Odd Toppled Trees
Posted: 29 October 2012 04:09 AM   [ Ignore ]
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Real English works its way into the speech of bureaucrats

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Posted: 30 October 2012 02:28 AM   [ Ignore ]   [ # 1 ]
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The bit that leaped out at me was the phrase “the warned regions”. In BrE, I think, we’d have to use a considerably longer circumlocution - something like “the regions where the warning is in place”, or “those regions that are the subject of the warning”. I’m not even sure we could say “the regions that have been warned” without it sounding unnatural.

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Posted: 30 October 2012 02:34 AM   [ Ignore ]   [ # 2 ]
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I noticed that one too. “Warned regions” seems to be the standard phrase in Environment Canada’s alerts. A quick Google turns up few others that use the construction.

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Posted: 30 October 2012 03:57 AM   [ Ignore ]   [ # 3 ]
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Oh, that bureaucratic language, always using two words where seven or eight will do.

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Posted: 30 October 2012 07:10 AM   [ Ignore ]   [ # 4 ]
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Wouldn’t “alerted regions” be a better way of describing them?

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Posted: 30 October 2012 07:54 AM   [ Ignore ]   [ # 5 ]
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Perhaps “alert” and “warning” have technically different meanings in this context in Canada, just as in the US, a “tornado warning” and “tornado watch” are different.  Just speculating.

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Posted: 30 October 2012 08:51 AM   [ Ignore ]   [ # 6 ]
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This reminds me of “concerned”. “The areas concerned are in great danger”, “The concerned areas are in great danger”. “The concerned (worried or involved) parents are hoping their kids are OK”, “The concerned parents concerned are seeking help.”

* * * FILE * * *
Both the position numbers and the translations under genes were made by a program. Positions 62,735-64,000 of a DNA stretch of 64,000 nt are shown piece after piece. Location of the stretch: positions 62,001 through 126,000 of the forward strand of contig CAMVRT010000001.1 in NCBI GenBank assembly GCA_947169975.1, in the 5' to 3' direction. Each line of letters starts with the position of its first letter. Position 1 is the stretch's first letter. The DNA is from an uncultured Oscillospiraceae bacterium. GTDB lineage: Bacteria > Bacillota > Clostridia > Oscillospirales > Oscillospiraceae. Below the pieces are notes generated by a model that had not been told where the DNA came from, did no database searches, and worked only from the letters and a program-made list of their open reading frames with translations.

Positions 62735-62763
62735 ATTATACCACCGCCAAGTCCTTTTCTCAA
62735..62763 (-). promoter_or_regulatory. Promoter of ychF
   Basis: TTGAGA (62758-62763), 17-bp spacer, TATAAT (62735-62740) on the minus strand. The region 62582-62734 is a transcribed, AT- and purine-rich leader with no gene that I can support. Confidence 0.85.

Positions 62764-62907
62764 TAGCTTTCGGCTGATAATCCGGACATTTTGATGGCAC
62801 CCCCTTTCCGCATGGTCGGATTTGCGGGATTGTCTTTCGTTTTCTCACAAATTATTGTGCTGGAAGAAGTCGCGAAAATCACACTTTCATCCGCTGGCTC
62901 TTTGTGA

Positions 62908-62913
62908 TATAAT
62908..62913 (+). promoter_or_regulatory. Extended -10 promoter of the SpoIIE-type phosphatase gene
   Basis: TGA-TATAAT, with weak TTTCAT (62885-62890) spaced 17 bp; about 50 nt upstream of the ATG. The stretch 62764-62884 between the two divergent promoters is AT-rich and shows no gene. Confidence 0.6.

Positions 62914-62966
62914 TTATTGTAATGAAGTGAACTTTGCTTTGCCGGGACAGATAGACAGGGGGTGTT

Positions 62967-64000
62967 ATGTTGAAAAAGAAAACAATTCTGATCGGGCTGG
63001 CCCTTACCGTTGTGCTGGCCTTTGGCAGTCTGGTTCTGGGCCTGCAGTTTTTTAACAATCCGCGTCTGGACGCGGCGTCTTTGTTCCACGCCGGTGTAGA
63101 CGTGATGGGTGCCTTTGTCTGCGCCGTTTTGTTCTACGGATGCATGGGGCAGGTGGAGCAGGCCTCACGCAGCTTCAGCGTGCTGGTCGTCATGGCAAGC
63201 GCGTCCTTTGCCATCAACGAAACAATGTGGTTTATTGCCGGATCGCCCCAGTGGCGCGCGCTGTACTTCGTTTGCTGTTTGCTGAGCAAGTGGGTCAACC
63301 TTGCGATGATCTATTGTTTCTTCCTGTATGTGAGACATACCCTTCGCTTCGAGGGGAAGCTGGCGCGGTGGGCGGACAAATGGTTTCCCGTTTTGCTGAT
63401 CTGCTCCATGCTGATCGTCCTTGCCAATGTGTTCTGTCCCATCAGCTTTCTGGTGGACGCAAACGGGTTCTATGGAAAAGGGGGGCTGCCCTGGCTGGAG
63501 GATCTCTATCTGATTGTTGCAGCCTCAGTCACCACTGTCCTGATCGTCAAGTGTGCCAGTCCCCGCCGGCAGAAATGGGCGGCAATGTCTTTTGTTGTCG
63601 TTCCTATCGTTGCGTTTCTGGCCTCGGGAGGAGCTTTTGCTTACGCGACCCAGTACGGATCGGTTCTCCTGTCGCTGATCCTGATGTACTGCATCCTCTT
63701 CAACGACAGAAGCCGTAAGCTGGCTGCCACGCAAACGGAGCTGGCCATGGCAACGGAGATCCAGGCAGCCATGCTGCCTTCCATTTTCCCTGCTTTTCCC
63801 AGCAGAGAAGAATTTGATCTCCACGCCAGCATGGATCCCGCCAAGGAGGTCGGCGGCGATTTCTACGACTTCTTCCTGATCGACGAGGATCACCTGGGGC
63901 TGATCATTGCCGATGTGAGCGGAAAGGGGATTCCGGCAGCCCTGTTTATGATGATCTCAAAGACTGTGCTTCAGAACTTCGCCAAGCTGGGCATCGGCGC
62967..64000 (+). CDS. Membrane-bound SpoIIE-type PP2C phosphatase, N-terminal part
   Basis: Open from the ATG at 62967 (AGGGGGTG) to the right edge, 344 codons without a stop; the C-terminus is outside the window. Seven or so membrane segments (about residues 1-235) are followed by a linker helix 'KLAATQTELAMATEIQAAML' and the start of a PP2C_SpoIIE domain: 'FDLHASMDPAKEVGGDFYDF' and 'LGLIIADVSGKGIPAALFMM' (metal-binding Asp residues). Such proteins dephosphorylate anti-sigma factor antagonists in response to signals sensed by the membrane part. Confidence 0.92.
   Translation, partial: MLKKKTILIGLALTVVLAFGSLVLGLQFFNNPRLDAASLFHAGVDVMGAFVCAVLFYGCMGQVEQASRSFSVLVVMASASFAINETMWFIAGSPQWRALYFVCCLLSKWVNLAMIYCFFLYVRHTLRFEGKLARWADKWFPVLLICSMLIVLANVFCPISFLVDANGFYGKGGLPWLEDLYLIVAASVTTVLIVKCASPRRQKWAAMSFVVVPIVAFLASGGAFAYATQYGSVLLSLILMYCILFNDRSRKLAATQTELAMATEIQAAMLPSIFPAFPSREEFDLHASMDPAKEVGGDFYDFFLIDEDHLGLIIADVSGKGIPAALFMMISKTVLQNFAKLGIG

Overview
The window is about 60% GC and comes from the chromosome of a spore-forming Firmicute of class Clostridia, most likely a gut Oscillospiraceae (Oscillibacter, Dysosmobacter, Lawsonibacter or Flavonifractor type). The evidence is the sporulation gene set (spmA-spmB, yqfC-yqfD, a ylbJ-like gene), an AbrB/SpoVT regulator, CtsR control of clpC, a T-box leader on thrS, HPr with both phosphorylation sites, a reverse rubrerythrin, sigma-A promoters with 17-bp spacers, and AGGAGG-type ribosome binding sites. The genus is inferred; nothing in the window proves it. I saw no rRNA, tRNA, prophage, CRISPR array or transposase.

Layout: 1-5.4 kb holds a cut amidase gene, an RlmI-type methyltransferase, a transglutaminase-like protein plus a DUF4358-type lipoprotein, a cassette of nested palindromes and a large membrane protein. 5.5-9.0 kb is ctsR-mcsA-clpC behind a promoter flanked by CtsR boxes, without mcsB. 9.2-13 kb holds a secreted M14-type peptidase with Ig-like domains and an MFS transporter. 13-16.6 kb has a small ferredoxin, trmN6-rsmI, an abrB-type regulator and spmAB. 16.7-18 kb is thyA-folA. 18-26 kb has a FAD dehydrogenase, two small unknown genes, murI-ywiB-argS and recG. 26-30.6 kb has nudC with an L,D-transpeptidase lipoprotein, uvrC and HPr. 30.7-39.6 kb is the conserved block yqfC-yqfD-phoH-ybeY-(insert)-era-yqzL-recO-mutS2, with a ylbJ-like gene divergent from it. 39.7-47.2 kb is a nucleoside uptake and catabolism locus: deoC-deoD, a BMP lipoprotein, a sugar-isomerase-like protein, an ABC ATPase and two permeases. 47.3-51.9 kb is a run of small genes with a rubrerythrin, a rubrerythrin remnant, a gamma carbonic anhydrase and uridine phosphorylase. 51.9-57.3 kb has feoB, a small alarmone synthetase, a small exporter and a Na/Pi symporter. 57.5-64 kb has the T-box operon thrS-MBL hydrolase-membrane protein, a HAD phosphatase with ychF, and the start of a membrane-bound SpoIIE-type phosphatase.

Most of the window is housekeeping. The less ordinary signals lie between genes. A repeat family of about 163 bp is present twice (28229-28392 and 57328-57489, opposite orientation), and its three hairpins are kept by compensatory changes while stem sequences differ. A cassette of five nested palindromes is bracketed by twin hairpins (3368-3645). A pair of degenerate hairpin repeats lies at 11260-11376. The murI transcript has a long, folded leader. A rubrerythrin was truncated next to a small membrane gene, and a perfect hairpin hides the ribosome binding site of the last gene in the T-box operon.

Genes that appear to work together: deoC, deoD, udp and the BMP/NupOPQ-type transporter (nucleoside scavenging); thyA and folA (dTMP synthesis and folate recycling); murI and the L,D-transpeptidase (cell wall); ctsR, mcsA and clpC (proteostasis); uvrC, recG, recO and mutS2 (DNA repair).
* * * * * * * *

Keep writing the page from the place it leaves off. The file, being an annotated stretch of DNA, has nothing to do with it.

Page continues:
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Posted: 30 October 2012 09:44 AM   [ Ignore ]   [ # 7 ]
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"Warned regions” reminds me more of headlineese than bureaucratese (specifically, the headlineese phrase, “area man” springs to mind: a phrase found in headlines like “killer ‘kept to himself’ says area man").  The bureaucratese version of “warned regions” would likely be quite long: you would need a cumbersome name for the regions themselves and a cumbersome name for the specific type of notice given, and you would also have to toss in some vagueness about agency.  (Imminent Risk of Harm Advisories have been distributed to the population centers deemed to face a Class II or higher risk of adverse climatic impact.)

Both headlineese and bureaucratese favor confusing constructions, but, broadly speaking, bureaucratese tends to be needlessly round-about (using eight words where two would have been fine) while headlineese tends to be so condensed as to be cryptic (using two where eight would have been helpful).  Of course, there are exceptions to everything.

A governmental agency whose role is providing weather alerts to the public via media sources would likely find itself using a blend of bureaucratese and headlineese: news releases are its stock in trade, but such items must be ran through a bureaucratic filter.  Happily, perhaps, this particular alert smacks more of headlineese to me.

[ Edited: 30 October 2012 10:11 AM by Svinyard118 ]
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Posted: 30 October 2012 01:51 PM   [ Ignore ]   [ # 8 ]
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"the regions which are subject to this warning”

There wouldn’t be a need to repeat which areas are subject to the warning or the cause of the warning because all that is supplied at the beginning of the announcement. But it’s still much wordier than “warned regions.”

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Posted: 01 November 2012 09:49 AM   [ Ignore ]   [ # 9 ]
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On a sort-of related note, a few years ago I enjoyed seeing the phrase “Take heed - may contain pits” on a jar of pimento-stuffed olives, rather than the standard “Warning...”

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Posted: 01 November 2012 02:08 PM   [ Ignore ]   [ # 10 ]
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They should have posted that notice at La Brea.

;-)

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Posted: 01 November 2012 05:16 PM   [ Ignore ]   [ # 11 ]
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Picking up on Dr T’s potential distinction between alert and warning, I offer up and am slightly scared by Australia’s six levels of fire danger warnings. The lowest level is “Low-Mod”. The next goes straight to “High”. They then progress through “Very high”, “Severe”, “Extreme” to the top level: “Catastrophic”. Now that is a word you had best heed.

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